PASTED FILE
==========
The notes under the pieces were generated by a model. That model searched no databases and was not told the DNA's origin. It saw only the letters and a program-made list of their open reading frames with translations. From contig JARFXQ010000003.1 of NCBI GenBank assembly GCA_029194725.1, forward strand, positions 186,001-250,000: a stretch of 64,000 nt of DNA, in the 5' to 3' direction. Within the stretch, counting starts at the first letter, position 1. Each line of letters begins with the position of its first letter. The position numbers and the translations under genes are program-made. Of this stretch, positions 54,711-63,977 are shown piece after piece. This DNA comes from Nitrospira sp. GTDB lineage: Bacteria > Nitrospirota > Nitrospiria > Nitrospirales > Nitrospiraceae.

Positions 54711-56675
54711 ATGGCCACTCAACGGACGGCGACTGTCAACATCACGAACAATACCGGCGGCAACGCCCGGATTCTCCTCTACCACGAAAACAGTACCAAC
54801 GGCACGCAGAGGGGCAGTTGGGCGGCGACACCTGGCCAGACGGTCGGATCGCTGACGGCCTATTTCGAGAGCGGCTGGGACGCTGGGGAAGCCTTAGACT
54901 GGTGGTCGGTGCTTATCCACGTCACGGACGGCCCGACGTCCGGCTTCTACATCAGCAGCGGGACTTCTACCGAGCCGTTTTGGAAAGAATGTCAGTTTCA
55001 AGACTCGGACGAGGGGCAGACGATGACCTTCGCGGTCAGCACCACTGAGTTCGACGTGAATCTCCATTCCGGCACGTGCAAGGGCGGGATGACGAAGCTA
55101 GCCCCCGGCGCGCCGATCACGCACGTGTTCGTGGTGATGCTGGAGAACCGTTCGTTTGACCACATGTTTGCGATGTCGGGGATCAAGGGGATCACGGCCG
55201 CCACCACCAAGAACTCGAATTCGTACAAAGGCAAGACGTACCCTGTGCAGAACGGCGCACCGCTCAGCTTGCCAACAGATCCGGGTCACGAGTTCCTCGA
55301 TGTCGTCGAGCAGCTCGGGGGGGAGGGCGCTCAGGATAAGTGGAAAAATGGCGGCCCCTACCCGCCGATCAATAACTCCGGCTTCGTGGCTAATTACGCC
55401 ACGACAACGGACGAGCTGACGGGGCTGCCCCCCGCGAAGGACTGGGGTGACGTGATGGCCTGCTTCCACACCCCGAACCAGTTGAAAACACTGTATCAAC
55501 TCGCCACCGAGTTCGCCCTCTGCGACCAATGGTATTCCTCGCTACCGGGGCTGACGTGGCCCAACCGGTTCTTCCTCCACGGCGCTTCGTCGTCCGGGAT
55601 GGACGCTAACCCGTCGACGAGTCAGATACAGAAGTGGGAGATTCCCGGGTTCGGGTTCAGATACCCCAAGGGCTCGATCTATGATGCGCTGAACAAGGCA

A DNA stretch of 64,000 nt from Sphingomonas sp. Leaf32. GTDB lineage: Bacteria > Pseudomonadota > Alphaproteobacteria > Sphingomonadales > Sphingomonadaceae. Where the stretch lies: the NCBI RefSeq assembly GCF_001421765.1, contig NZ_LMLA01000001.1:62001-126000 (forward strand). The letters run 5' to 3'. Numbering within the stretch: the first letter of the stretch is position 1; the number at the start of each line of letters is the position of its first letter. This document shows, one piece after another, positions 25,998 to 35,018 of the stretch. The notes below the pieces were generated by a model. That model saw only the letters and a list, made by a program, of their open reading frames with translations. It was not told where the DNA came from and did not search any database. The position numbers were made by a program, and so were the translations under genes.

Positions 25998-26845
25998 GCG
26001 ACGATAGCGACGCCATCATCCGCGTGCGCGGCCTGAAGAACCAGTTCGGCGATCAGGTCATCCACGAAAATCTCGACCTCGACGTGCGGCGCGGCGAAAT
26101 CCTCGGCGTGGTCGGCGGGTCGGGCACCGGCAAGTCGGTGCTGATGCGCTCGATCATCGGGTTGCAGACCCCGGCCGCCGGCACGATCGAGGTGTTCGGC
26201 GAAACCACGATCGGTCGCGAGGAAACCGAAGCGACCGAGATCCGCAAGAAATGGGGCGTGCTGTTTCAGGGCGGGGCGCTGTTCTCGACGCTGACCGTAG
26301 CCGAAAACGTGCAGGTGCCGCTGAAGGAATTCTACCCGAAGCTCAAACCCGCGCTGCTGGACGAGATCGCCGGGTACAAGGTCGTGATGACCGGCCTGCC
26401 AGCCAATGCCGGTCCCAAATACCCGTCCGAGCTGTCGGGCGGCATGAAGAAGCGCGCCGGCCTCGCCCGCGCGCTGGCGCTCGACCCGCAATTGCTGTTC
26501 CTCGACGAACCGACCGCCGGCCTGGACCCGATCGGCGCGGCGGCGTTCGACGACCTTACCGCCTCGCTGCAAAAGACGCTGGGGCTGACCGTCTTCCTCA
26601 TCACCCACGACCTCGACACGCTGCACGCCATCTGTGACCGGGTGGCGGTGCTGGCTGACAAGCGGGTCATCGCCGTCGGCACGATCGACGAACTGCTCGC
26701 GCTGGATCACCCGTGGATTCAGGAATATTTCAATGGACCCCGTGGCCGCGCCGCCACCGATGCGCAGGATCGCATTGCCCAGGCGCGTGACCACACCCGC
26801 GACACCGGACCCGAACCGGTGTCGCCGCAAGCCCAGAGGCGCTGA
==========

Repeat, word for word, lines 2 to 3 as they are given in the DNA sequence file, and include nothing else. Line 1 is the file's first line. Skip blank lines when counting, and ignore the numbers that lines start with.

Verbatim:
Positions 54711-56675
54711 ATGGCCACTCAACGGACGGCGACTGTCAACATCACGAACAATACCGGCGGCAACGCCCGGATTCTCCTCTACCACGAAAACAGTACCAAC